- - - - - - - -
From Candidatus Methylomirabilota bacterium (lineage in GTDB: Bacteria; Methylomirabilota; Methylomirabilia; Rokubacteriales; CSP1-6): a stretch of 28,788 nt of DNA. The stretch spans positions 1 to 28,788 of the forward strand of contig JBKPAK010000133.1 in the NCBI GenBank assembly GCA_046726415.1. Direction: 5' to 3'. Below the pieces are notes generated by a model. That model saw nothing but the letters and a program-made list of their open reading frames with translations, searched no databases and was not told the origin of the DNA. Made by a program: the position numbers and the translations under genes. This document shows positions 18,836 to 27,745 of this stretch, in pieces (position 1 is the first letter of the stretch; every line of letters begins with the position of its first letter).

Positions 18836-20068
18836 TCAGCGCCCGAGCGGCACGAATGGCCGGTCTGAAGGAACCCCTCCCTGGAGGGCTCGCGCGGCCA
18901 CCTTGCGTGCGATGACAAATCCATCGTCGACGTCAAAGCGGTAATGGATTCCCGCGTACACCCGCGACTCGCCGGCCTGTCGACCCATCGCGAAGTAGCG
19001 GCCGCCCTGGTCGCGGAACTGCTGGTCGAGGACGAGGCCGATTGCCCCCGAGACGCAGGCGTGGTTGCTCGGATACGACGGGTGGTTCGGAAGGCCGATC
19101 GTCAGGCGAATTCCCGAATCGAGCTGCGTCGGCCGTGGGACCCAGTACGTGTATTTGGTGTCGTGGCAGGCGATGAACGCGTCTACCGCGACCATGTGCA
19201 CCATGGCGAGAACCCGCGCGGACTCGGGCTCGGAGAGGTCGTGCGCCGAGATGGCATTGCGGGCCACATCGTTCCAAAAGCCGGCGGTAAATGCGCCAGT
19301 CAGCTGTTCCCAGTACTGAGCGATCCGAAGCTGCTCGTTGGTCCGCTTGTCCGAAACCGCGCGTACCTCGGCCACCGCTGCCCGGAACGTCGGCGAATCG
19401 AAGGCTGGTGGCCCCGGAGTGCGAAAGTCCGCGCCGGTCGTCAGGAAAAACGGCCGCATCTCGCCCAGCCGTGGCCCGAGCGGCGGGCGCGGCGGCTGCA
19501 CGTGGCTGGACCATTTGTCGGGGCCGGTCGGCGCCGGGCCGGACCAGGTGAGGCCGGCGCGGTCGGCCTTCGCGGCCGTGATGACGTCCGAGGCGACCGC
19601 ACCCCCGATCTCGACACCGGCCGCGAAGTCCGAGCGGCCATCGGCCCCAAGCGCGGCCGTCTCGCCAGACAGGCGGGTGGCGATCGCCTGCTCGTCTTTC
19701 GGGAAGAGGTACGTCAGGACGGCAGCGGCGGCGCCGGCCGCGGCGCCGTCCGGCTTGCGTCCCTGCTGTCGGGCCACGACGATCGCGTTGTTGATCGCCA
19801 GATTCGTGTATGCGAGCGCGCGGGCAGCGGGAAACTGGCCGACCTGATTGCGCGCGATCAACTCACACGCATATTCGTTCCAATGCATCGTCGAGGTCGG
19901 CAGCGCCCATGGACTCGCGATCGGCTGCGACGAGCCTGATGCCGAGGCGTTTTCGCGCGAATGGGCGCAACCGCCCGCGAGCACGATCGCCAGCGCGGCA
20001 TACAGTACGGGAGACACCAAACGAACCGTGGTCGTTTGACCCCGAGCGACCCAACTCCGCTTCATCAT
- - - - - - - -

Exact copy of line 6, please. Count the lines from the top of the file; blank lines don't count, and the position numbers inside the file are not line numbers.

19101 GTCAGGCGAATTCCCGAATCGAGCTGCGTCGGCCGTGGGACCCAGTACGTGTATTTGGTGTCGTGGCAGGCGATGAACGCGTCTACCGCGACCATGTGCA